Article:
19 November 2008

Worst math joke I've heard today

A joke that I've seen in several places today (first from my friend Karen): "An infinite number of mathematicians walk into a bar. The first one orders a beer. The second orders half a beer. The third, a quarter of a beer. The bartender says "You're all idiots", and pours two beers."

I can "improve" this joke. An infinite number of mathematicians walk into a bar. The first one orders a beer. The second orders two beers. The third orders three beers, and so on. The bartender takes a twelfth of a beer from the first one and they all walk away happy.

(Why, you ask? Because ζ(-1)=-1/12.)

9 comments:

unapologetic said...

A countably infinite number of mathematicians!

Janothar said...

Ok, there's no universe where something that is accomplished via a limit is improved by changing it to something accomplished via analytic continuation. That's far, far worse.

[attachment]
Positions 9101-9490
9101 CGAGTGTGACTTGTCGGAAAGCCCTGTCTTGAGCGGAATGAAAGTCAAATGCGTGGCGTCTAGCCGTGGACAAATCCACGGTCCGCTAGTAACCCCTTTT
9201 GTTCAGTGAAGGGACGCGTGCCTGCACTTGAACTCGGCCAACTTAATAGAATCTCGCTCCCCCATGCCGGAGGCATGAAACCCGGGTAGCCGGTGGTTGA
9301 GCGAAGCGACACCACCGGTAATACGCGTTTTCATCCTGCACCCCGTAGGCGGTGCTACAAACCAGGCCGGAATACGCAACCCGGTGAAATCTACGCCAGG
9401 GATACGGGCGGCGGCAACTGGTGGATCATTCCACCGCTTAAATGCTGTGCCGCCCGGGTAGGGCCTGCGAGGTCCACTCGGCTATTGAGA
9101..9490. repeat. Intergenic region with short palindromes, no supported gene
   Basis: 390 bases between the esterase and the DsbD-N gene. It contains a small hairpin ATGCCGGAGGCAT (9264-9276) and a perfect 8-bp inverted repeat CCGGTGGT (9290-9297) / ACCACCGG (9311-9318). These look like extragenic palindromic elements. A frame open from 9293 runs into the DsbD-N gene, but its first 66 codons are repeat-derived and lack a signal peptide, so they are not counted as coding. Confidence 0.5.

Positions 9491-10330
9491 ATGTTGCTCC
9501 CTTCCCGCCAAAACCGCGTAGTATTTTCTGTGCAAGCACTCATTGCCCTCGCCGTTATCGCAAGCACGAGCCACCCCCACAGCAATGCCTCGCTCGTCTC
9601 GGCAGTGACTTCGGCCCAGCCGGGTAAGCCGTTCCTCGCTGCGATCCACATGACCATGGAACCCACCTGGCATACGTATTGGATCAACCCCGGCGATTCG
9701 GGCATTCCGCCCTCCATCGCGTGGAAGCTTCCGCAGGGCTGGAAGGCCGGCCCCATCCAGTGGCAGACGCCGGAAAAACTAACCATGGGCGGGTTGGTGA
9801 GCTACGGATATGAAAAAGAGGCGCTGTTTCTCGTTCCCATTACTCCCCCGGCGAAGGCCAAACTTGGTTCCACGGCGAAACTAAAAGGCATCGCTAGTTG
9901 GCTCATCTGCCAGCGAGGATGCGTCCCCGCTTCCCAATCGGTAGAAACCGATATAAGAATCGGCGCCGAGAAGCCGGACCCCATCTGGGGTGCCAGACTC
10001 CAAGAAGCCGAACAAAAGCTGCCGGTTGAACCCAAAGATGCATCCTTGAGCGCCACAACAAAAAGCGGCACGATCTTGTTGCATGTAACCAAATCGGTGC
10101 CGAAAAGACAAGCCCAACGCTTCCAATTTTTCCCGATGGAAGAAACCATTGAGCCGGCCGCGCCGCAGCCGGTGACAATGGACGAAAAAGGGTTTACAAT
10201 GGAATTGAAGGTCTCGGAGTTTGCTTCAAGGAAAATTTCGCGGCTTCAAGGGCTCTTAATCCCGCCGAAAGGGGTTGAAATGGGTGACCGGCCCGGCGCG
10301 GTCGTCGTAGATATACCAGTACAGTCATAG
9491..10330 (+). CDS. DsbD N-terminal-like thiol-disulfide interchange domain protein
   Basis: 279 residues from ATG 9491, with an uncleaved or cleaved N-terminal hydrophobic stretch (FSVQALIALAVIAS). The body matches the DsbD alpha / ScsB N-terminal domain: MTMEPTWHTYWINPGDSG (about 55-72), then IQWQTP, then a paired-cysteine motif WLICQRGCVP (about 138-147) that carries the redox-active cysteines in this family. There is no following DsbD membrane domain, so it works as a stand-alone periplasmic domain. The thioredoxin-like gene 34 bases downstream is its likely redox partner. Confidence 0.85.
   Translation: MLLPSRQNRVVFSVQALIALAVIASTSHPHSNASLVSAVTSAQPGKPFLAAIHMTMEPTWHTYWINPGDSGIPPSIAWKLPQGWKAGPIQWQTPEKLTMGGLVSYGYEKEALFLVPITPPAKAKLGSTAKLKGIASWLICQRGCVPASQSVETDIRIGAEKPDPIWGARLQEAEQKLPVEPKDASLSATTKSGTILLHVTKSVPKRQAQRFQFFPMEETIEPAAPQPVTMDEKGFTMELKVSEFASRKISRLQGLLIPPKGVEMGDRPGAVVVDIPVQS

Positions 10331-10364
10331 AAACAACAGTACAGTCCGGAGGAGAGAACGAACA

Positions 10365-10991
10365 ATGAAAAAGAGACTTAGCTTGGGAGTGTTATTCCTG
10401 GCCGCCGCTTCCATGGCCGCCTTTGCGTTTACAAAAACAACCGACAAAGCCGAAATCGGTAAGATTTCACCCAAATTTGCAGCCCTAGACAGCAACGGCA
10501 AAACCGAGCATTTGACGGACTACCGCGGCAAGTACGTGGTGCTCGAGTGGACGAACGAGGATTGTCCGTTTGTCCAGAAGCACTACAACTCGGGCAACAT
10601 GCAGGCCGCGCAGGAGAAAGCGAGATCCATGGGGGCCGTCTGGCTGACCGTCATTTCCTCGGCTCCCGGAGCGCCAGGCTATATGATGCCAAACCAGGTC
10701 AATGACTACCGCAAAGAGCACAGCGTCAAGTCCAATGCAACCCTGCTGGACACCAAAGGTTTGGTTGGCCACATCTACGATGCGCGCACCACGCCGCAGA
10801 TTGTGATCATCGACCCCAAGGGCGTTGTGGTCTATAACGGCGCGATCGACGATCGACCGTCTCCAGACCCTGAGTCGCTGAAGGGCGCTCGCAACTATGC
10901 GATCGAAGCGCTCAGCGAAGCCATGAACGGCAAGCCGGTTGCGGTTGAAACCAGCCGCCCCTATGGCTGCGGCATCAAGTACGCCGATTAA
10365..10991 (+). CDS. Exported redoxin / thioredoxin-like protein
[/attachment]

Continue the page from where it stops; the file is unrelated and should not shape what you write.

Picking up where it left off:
CarlBrannen said...

Your improvement was absolutely hilarious. Of course string theory makes me laugh too.

Blake Stacey said...

Hilbert never told us what shenanigans went down in the cocktail lounge of that famous hotel!

(The physicist's version is much shorter: "So, a bar walked into a physicist. Oh, wait, wrong reference frame.")

Joe said...

The original was pretty good, but...can you dumb your "improvement" down for those of us who aren't mathematicians?

unapologetic said...

Joe, try reading this: http://math.ucr.edu/home/baez/week124.html

Joe said...

Okay, I think I get it (to some degree, at least) now. Thanks. (I think the analytic continuation to reach that result is way over my head, but what am I gonna do about it?)

Mark said...

Then the (countably) infinite number of mathematicians stumble out of the bar to the nearby Hotel Hilbert only to find it's full...

unapologetic said...

I think the analytic continuation to reach that result is way over my head, but what am I gonna do about it?

You're going to read this:
http://unapologetic.wordpress.com/2008/09/18/uniqueness-of-power-series-expansions/
and continue back through the links to the previous pages until you see something you recognize about power series leading up to that page.